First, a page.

The 'Invasion of British Somaliland' was part of the East African campaign of 1940/41) in which Italian, Eritrean and Somali forces of Italy entered British Somaliland and defeated its combined garrison of British, commonwealth and colonial forces supported by Somali irregulars (3/19 August 1940).
The Italian victory was based on mobility and speed but was hampered by the terrain, rainy weather and British resistance. In the 'Battle of Tug Argan' on 11/15 August, Italian attacks had the advantage of artillery and the outnumbered defenders were gradually worn down and slowly outflanked, until the remaining fortified hilltops were vulnerable to capture on a piecemeal basis. After the failure of a counterattack towards the Mirgo pass, the local commander, Major General A. R. Godwin-Austen, lacked the strength to retrieve the situation and to keep open an escape route at the same time, and was given permission to retreat toward Berbera, the main city. The British fought a rearguard action at Barkasan on 17 August and retreated after dark, but the evacuation which had been improvised proceeded better than had been expected and the second blocking position at Nasiyeh was not needed. The rainy weather continued to slow the Italian advance and when the airstrip near Berbera was found still to be garrisoned, a prospective Italian [e[coup-de-main assault was made impractical. The British defeat was controversial and the beginning of a deterioration in relations between General Sir Archibald Wavell, the theatre commander, his subordinates and Winston Churchill, the British prime minister, and led to Wavell’s supersession by General Sir Claude Auchinleck in July 1941.
On 9 May 1936 Benito Mussolini, the Italian dictator, proclaimed the establishment of Africa Orientale Italiana (Italian East Africa out of the colonies of Eritrea and Italian Somaliland, and Ethiopia, which the Italians had taken in the 2nd Italo-Ethiopian War of 3 October 1935 to 5 May 1936. On 10 June 1940, Mussolini declared war on France and the UK, thereby making the Italian forces in Africa a threat to British supply routes along the Mediterranean, the Suez Canal and the Red Sea. Egypt and the Suez Canal were obvious targets, and an Italian invasion of French Somaliland (Djibouti) or British Somaliland was also feasible. Mussolini also looked forward to propaganda triumphs in Sudan and British East Africa (Kenya, Tanganyika and Uganda). The Italian general staff had based its strategic calculations on an assumption that there would be no war until 1942, however, and the Regio Esercito and Regia Aeronautica were unprepared for a long war or the occupation of large parts of Africa.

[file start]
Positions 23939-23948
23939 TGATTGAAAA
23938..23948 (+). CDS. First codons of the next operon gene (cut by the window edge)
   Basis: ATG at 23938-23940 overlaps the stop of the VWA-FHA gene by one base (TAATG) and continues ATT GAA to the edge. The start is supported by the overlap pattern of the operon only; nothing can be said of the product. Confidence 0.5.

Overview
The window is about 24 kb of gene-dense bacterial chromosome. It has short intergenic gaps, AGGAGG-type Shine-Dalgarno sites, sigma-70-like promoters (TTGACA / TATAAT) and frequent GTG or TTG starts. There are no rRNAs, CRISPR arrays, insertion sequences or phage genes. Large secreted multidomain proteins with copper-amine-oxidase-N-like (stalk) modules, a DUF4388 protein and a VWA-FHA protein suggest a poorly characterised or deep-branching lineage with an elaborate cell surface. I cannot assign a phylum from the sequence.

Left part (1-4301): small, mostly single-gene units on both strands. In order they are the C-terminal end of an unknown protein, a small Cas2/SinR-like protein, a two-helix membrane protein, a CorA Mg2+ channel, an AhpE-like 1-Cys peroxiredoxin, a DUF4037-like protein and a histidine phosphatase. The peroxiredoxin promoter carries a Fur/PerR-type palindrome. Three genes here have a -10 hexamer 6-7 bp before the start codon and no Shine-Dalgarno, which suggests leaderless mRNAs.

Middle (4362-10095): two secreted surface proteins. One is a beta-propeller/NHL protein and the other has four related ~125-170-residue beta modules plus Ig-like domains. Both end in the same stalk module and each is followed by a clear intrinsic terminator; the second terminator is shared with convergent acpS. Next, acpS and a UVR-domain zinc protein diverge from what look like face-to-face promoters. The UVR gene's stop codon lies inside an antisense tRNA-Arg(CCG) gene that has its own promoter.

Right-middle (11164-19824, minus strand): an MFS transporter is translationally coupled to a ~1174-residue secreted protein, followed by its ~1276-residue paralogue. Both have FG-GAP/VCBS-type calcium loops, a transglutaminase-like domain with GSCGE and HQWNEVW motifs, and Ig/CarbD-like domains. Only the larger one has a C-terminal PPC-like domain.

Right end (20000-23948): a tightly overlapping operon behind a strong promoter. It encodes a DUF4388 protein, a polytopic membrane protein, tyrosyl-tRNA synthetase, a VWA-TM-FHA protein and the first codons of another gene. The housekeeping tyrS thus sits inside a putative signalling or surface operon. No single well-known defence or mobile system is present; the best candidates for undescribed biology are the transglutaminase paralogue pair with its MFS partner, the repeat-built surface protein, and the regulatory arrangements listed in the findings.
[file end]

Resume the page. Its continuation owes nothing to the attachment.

The Kingdom of Egypt included Sudan as a condominium between Egypt and the UK. The British had based military forces in Egypt since 1882, but these had been greatly reduced by the terms of the Anglo-Egyptian Treaty of 1936, which allowed British military forces to occupy Egypt only in defence of the Suez Canal. The small British and commonwealth forces in the theatre garrisoned the Suez Canal and the Red Sea route, which was vital to the UK’s communications with its Far Eastern and Indian Ocean territories as well as Australasia. In the middle of 1939, Wavell was appointed to head the new Middle East Command with responsibility for the Mediterranean and Middle East. Until the Franco-Italian Armistice of Villa Incisa, the Italian 5a Armata in Tripolitania (western Libya) faced the French army in Tunisia and the Italian 10a Armata in Cyrenaica (eastern Libya) confronted the British in Egypt.
The Italian army had about 215,000 men in Libya, and in Egypt the British had about 36,000 troops, with another 27,500 training in Palestine. Wavell had about 86,000 troops at his disposal for Libya, Iraq, Syria, Iran and East Africa, and faced with frontiers guarded by only some eight men to the mile, concluded that a defensive strategy was the only feasible military policy available to him. Wavell therefore intended to mount delaying actions at the main posts and hope for the best. The British foreign secretary, Anthony Eden, convened a conference in Khartoum at the end of October 1940 with Emperor Haile Selassie, the South African General Jan Smuts (Churchill’s adviser for the region), Wavell and the senior military commanders in East Africa, including Major General W. Platt and Major General A. G. Cunningham. An offensive strategy was decided for Ethiopia, including the use of Arbegnoch (patriot) resistance forces, by the conference. In November, the British and commonwealth forces gained an intelligence advantage, when the Government Code and Cypher School at Bletchley Park broke the high-grade cypher of the Italian army in East Africa. Later that month, the replacement cypher for the Regia Aeronautica was broken by the Combined Bureau, Middle East.
The British had fought the Somaliland Campaign (1900/1920) against Diiriye Guure and his Dervish state, to gain control over the territory. In 1910 the British garrison had been forced to retreat to the coast until the end of World War I, and it was only after four campaigns that Somali resistance came to an end in 1920 after three weeks of attacks by local troops, one battalion of the King’s African Rifles and the Royal Air Force. The colony had an area of about 68,000 sq miles (176120 km²), with a plain stretching inland as far as 60 miles (100 km) and bounded on its southern side by a mountain range possessing an average height of 4,000 ft (1220 m). There was little scope for agriculture and most of the 320,000 inhabitants lived off livestock herding. Berbera, the biggest town and port, was ringed by desert and scrubland: in the cold season it had a population of about 30,000, falling to some 15,000 in the summer months. The port was a first-class anchorage and was the principal entrepôt of the colony, despite having no port installations and making it unsuitable for an expeditionary force, since ships had to be unloaded by lighter, a method that required 10 days for the emptying of a 3,000-ton ship. Loading and unloading was impossible during the period from July to August, when the Kharif, a strong and hot wind, blows.